## Random walk?

In a gambling game , you can win 1$in each round with probability 0.6 or lose 2$ in probability 0.4. suppose you start with 100$. find the probability that after 10 rounds you have between 93 to 107 dollars. i am not sure how to start the solution, thanks,  PhysOrg.com science news on PhysOrg.com >> Galaxies fed by funnels of fuel>> The better to see you with: Scientists build record-setting metamaterial flat lens>> Google eyes emerging markets networks  Recognitions: Gold Member Science Advisor Staff Emeritus Well, one obvious, though not necessarily efficient, method is to determine all possible "walks" that end up between 93 and 107. A bit more efficient method might be to enumerate walks that put you outside that interval since there appear to be fewer of those. The probability you are inside the interval is, of course, 1 minus the probability you are outside. Note that the order in which you win or lose is irrelevant. Recognitions: Homework Help  Quote by wuid In a gambling game , you can win 1$ in each round with probability 0.6 or lose 2$in probability 0.4. suppose you start with 100$. find the probability that after 10 rounds you have between 93 to 107 dollars. i am not sure how to start the solution, thanks,
It might be a bit easier to simplify the "randomness" as follows: assume that in each play you always start by losing $2; then you gain an additional$0 with probability 0.4 or an additional $3 with probability 0.6. In 10 rounds you will have $D = 100 - 20 + 3S$ dollars, where $S = \sum_{i=1}^{10} X_i,$ and the $X_i$ are iid random variables with distribution P{X=0} = 4/10, P{X=1} = 6/10. What limits on S give D between 93 and 107? RGV Recognitions: Homework Help ## Random walk?  Quote by HallsofIvy Well, one obvious, though not necessarily efficient, method is to determine all possible "walks" that end up between 93 and 107. A bit more efficient method might be to enumerate walks that put you outside that interval since there appear to be fewer of those. The probability you are inside the interval is, of course, 1 minus the probability you are outside. Note that the order in which you win or lose is irrelevant. No, I count fewer possibilities that put the expected gain between -7 and +7 inclusive. That's between 1 and 5 losses inclusive, which is 5 possibilities. The complementary set would have 6 possibilities (0 losses and 6 to 10 inclusive). That's more work. Recognitions: Homework Help  Quote by wuid In a gambling game , you can win 1$ in each round with probability 0.6 or lose 2$in probability 0.4. suppose you start with 100$. find the probability that after 10 rounds you have between 93 to 107 dollars. i am not sure how to start the solution, thanks,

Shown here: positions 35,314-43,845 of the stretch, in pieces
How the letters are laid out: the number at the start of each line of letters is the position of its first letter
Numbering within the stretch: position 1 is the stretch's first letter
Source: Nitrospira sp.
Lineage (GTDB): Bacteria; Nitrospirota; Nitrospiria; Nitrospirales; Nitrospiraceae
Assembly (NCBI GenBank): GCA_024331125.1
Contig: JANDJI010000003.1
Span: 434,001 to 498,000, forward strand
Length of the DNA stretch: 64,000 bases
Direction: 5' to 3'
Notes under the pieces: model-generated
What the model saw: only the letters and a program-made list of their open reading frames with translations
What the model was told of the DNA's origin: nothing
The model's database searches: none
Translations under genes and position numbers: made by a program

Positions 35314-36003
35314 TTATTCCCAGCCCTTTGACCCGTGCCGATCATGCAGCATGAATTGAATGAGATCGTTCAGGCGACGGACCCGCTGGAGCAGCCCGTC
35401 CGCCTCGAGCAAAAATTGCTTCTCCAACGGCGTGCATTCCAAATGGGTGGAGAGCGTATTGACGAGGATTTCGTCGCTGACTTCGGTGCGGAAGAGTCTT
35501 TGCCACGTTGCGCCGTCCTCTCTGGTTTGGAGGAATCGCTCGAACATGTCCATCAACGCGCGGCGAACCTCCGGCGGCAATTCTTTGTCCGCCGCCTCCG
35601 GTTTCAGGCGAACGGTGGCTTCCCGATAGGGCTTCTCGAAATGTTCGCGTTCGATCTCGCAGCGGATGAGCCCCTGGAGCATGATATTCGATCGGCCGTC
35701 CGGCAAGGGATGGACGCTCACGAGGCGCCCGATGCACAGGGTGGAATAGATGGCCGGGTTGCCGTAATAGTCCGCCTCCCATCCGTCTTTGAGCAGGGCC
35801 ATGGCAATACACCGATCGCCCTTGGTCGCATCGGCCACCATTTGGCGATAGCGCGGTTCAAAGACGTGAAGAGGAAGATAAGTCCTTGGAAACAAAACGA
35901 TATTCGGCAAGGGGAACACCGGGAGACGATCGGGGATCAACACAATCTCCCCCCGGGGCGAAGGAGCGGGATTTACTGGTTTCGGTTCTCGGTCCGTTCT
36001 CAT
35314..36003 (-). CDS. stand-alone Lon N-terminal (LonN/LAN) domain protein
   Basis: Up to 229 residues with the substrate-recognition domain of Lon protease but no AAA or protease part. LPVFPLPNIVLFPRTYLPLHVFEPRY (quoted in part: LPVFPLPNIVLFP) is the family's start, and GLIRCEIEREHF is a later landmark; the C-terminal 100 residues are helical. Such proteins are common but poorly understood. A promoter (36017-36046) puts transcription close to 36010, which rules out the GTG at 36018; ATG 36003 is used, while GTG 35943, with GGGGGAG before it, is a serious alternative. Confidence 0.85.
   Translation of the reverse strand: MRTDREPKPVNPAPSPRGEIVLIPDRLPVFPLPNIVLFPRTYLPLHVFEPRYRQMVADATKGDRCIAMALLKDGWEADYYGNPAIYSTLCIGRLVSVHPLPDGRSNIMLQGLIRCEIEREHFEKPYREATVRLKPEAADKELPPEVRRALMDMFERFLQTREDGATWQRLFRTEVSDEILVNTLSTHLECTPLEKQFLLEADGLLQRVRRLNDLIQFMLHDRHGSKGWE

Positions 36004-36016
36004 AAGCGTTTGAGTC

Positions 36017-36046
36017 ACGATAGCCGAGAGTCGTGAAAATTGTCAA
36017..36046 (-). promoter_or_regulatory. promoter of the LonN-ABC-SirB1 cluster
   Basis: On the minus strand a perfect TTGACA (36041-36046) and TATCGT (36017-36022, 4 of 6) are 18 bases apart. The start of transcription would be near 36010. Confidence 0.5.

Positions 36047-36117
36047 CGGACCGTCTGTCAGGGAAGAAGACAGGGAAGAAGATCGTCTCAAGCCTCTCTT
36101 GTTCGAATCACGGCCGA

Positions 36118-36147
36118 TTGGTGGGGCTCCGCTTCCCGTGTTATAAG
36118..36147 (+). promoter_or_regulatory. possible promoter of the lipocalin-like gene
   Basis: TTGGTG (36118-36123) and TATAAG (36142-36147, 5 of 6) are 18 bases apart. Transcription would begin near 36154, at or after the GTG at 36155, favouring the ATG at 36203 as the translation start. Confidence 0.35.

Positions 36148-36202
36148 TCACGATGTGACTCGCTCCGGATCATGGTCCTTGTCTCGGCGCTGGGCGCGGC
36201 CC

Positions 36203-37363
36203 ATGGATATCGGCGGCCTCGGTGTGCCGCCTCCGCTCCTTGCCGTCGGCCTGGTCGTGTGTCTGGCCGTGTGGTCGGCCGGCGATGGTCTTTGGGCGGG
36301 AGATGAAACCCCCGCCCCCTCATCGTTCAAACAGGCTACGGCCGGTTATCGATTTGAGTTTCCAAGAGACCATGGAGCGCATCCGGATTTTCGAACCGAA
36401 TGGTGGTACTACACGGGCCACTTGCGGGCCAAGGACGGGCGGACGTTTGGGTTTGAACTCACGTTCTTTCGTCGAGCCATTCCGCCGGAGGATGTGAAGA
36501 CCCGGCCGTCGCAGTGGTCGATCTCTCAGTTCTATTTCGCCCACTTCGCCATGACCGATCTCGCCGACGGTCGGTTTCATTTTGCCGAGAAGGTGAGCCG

First work out how many losses will yield an expected gain between -7 and +7 inclusive. This can be done by solving a simple pair of simultaneous equations (or one equation and one inequality).

Then treat it as a Binomial probability problem and just sum the relevant probabilities.

 Quote by Ray Vickson It might be a bit easier to simplify the "randomness" as follows: assume that in each play you always start by losing $2; then you gain an additional$0 with probability 0.4 or an additional \$3 with probability 0.6. In 10 rounds you will have $D = 100 - 20 + 3S$ dollars, where $S = \sum_{i=1}^{10} X_i,$ and the $X_i$ are iid random variables with distribution P{X=0} = 4/10, P{X=1} = 6/10. What limits on S give D between 93 and 107? RGV
so S is a binomal variable with n=10 , p=0.6 and i left to find P($5\leq S \leq 9$) ?